First Person Accounts (FPA’s) are meant to provide a first-hand account of Indian graduates who have pursued, or are pursuing, a post-graduate course (LL.M. or otherwise) from different universities across the world.
Monika Thangavelu is currently enrolled as an LL.M. candidate at Essex University, where she is specialising in human rights. In this FPA, the Alliance University (’19) graduate talks about her reasons for applying right after he undergrad, the LL.M. experience thus far, and a whole lot more.
At what stage of your undergraduate degree did you decide to apply for a master’s? And what were your expectations from the course?
I decided to apply for the LLM programme in my 3rd year of LLB. I was keen in doing a masters in Human Rights and Humanitarian Law after interning at various human rights organisations such as NHRC, SHRC and District Legal Service Authority.
Initially I wanted to an in-depth knowledge of the subject and also, the international perspective of the subject. Learning from some of the experts from human rights field would help me enhance my understanding of the subject and its implementation in practice.
Given the specialised nature of your interest, what were the other schools that you applied to?
I am really sure as to my interest, so I applied to the universities that are renowned for this subject. Apart from University of Essex, I applied to Queen Mary University London, Maastricht University, National University of Ireland Galway, Middlesex University, and Bristol University.
Though, I got admitted in all of them, I chose Essex because it ranks above these in the Human Rights field.
Any advice on the application process itself, more specifically, the personal statement and the letters of recommendation?
My first advice would be “Start early” ! Secondly, look for the top universities in your field of interest rather than a general search for top universities. Look for the modules and figure out if they are the ones you are interested in. Then, before applying look carefully for what they require.
After all these processes, start writing your personal statement. Write, edit, re-edit and review your personal statement before you submit it. If the University requires you to submit your CV along with the statement, then focus more about the course, the university’s reputation, alumni and how you will benefit from it. In case, the CV is optional, then include more details about you.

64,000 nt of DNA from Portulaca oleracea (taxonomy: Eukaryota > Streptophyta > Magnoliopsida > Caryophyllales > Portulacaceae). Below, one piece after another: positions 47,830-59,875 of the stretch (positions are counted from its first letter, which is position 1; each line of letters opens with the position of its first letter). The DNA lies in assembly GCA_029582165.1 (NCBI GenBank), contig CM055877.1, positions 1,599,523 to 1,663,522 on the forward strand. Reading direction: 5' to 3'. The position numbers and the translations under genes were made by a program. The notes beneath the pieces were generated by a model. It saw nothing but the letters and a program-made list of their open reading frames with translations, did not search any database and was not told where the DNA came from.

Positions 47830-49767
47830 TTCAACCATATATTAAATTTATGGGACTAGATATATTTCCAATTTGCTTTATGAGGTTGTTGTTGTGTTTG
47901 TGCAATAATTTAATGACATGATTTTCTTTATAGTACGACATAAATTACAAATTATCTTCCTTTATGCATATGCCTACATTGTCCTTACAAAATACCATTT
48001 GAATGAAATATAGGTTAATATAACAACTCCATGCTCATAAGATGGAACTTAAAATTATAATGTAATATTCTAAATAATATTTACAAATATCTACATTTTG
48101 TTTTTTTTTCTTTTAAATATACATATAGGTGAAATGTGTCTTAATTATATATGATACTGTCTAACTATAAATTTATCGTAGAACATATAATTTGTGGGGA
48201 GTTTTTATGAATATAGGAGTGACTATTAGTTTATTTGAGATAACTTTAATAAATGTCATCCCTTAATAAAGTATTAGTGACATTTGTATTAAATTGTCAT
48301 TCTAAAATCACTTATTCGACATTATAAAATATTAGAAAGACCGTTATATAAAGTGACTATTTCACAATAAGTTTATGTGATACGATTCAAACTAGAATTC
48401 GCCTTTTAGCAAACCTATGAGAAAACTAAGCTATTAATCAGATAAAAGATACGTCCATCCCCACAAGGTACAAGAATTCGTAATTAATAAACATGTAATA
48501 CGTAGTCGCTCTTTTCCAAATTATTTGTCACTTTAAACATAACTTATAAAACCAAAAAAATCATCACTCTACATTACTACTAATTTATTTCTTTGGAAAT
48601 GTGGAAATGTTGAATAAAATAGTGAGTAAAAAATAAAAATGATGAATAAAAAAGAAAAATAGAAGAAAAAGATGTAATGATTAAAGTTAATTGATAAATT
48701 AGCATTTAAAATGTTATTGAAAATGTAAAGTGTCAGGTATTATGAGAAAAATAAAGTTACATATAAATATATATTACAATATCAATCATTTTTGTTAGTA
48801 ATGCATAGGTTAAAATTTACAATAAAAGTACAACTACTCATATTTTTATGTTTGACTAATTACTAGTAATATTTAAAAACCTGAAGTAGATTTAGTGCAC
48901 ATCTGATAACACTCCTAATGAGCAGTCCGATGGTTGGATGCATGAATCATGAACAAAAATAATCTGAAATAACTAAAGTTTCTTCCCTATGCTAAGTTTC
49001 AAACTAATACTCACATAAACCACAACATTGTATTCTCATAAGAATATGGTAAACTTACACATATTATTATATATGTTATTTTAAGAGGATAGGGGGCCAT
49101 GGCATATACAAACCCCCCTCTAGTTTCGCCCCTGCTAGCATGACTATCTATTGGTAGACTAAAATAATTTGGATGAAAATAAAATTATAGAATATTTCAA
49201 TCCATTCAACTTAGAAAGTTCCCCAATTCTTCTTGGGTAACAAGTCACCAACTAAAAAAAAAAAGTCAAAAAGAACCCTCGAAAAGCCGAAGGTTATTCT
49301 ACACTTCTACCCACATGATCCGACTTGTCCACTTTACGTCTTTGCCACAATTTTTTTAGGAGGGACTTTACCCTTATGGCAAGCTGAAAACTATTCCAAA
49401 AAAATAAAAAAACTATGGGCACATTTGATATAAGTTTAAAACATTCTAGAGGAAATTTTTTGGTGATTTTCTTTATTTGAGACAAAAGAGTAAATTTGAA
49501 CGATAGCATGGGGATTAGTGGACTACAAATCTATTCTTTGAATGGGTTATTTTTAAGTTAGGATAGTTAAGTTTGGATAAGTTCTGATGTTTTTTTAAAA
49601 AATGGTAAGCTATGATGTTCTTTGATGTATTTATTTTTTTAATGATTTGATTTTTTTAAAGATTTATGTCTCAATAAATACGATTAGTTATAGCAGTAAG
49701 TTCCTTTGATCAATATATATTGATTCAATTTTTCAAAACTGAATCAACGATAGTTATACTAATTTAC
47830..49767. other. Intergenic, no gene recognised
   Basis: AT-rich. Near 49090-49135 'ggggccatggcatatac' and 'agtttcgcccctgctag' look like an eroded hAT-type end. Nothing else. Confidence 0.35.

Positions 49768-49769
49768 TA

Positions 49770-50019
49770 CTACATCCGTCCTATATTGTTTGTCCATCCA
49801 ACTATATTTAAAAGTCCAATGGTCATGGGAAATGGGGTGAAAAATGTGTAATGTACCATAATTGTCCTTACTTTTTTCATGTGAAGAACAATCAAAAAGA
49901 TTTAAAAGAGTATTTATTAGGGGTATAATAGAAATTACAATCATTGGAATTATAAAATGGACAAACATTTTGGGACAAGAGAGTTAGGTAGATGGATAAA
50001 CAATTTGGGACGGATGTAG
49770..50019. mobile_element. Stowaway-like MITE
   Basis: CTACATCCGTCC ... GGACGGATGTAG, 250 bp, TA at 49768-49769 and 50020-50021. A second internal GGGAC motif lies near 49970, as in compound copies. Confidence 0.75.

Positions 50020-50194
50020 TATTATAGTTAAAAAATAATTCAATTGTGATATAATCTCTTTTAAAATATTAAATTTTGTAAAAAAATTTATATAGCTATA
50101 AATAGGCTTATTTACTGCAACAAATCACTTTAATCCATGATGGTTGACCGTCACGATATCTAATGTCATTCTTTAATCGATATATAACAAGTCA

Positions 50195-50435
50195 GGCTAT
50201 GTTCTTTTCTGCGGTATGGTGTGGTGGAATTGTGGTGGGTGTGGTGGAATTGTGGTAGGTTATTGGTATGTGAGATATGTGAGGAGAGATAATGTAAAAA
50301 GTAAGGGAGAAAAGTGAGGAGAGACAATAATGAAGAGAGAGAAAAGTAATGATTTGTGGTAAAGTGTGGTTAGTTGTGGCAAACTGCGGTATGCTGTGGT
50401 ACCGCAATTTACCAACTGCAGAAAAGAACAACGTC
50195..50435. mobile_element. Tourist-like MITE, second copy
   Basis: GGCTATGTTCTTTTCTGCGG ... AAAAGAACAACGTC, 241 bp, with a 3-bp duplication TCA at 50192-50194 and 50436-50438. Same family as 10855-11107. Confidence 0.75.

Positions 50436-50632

With regards to the reference letter, I got it from a professor who taught me 5 modules. So, I would suggest getting it from someone who knows you better and has observed you well in and out of class.
Did you apply for/receive financial aid?
I applied for full scholarships funded by the universities. Unfortunately, I haven’t received any full scholarship. But I was awarded the ‘International Merit Scholarship’ at the University of Essex which is 5000 pounds.
Early days, but how has the LLM experience been thus far? What have been some of the highlights along the way?
The experience is good, new and energising. I found more interest in the subject of human rights after coming here. I am engaged in the Human Rights Clinic over here, which has opened me up to new opportunities and I am gaining some practical experiences too.
One of my professors is a UN Special Rapporteur and learning from him is amazing as it has widened my thoughts on some of the areas of human rights. Also, having classmates who have already numerous years of experience in the field is amazing and helps me grow my network. I am looking forward to many more surprises.
What has been the most challenging aspect thus far of the LLM?
Sometimes it is hard to do all the readings before attending a lecture. And managing your time is really crucial. It’s been a challenge but I am sure in a span of five months things would be on track.
Lastly, any advice for the Indian law graduate who is considering a master’s abroad?
Again, I would like to emphasize on the point of starting early. It is essential for someone who is going to spend a year of time and investment to research wisely. Look for all the scholarship opportunities and their deadlines. Remember, ‘All that glitters is not gold’, so make your decisions calm and wise.
All the best.
If you would like Amicus Partners to provide some personalised advice on your LLM applications, please fill up this form and we shall get back to you as soon as possible.